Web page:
BBA Civil Rights and Civil Liberties Section Co-Chair Rahsaan Hall moderating the panel discussion.
On June 27, we were pleased to host another important discussion at the BBA, this one on The Benefits of Judicial Diversity. It featured a panel of esteemed individuals including:
- Roderick L. Ireland, Chief Justice (Ret.) of the Supreme Judicial Court and Distinguished Professor, School of Criminology and Criminal Justice, Northeastern University
- Angela M. Ordoñez, Chief Justice of the Massachusetts Probate and Family Court
- Andrea C. Kramer, former Chief of the Civil Rights Division, Massachusetts Attorney General’s Office
- Lon F. Povich, Chief Legal Counsel, Office of the Governor of Massachusetts
While the idea of judicial diversity is widely lauded, it is important to consider the factual reasons and underlying statistical support for its importance. Judicial diversity is absolutely necessary for two major reasons – 1) it serves as a descriptive or symbolic representation of society at large, increasing public confidence in the judiciary; and 2) it serves as substantive representation, whereby a judiciary with more diverse judges assures diversity in perspective, experience, and empathy, potentially leading to more fair outcomes. Related to this latter point, implicit bias, the idea that judges (and everyone else, for that matter) experience subtle cognitive processes that result in biases in judgment or behavior, has been a hot topic recently. While the courts are taking steps, including trainings and a bench card with strategies for judges to recognize and overcome these biases as much as they can be eliminated, the argument goes that on a more diverse bench, the competing implicit biases will cancel each other out in order to achieve systemic fairness.
Statistics clearly show the importance of diversity on the bench, especially in certain areas of law. For example, employment discrimination cases with an African American judge are more than two times more likely to result in a finding of racial harassment than those with only white judges.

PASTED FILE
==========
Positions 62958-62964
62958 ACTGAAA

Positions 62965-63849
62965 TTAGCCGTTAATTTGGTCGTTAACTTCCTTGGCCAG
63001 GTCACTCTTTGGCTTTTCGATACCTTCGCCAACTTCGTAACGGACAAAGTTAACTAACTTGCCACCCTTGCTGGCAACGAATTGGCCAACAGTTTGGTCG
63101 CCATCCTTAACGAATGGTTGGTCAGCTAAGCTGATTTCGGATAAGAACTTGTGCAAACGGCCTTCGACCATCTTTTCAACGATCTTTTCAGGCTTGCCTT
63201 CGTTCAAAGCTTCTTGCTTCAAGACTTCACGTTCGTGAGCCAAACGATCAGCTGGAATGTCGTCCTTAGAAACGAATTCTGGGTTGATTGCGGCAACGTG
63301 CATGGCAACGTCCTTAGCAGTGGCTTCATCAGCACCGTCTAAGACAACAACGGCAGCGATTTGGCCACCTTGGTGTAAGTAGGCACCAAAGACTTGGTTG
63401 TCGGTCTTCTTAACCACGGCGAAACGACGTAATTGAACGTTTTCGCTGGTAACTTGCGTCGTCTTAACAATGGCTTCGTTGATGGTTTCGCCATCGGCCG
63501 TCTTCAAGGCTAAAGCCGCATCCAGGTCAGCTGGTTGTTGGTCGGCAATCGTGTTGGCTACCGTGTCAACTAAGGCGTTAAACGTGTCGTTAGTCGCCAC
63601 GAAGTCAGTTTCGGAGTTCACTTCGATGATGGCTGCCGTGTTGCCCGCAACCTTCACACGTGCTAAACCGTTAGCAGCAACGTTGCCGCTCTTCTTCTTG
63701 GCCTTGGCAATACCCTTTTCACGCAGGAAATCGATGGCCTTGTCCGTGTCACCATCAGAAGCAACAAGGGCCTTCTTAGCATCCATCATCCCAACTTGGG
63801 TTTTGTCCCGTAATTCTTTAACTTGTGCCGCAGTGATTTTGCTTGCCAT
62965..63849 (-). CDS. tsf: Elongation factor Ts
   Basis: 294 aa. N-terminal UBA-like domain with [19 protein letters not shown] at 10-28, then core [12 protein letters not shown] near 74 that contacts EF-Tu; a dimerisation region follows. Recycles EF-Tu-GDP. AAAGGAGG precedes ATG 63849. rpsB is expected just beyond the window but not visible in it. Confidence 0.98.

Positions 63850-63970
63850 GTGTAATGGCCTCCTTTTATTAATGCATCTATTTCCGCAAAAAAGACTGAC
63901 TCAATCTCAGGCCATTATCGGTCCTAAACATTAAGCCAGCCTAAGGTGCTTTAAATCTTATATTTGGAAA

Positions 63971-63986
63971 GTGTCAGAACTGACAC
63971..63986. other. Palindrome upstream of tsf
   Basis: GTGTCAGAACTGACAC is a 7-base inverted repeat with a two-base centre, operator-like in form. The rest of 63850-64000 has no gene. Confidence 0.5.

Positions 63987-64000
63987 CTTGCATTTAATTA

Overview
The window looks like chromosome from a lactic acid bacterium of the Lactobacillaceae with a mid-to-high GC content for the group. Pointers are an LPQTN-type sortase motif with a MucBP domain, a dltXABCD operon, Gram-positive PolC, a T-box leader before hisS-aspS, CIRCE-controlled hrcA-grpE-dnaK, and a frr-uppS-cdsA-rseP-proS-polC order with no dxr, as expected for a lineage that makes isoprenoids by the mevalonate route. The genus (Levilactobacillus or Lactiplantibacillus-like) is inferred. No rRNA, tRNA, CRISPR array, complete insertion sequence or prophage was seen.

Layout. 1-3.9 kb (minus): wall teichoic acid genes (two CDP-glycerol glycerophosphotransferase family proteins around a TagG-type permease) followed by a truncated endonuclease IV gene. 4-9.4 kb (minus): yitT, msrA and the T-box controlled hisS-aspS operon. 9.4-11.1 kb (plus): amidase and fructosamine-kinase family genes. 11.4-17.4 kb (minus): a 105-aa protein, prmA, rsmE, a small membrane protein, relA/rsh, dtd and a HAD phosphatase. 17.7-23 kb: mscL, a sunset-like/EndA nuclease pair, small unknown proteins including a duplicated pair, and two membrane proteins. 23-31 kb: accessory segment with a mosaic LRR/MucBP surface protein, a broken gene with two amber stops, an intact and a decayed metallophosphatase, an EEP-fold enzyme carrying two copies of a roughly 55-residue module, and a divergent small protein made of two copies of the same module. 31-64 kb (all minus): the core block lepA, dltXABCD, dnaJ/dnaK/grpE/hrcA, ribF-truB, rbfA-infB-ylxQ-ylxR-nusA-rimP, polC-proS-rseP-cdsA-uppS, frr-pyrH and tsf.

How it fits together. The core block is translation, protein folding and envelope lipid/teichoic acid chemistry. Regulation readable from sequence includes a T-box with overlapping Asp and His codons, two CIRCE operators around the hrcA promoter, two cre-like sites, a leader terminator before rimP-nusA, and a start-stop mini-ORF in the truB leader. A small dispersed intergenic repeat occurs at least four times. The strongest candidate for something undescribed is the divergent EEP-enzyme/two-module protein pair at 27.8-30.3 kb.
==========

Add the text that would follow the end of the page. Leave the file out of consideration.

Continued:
Similarly, in voting rights cases, having an African American judge on the panel increases the likelihood of finding a civil rights violation by 18%.
For affirmative action cases before the U.S. Courts of Appeals, the panel is almost twice as likely to vote in favor of affirmative action if it contains at least one African-American judge.
In criminal sentencing, the greater the percentage of female judges on a district’s bench, the smaller the gender disparity. Perhaps this can be explained because female judges are more likely than their male counterparts to see women as able to commit crimes. In cases on LGBTQ rights, women are more than 20% more likely to find a constitutional violation.
Chief Justice Ireland gave an example from his time as a Juvenile Court judge when diversity played a role in providing perspective. He explained that he regularly made custody decisions and felt that his upbringing may have made him more tolerant. When a social worker would suggest that a child should be removed from a home that was in relative disrepair or had cockroaches, he explained, an individual from a middle class background might see the situation as abhorrent and meriting removal. However, Chief Justice Ireland felt that he could sympathize with the lower-income parents who were doing their best in a challenging situation and might be more open to their retention of custody if he felt it was in the child’s best interest.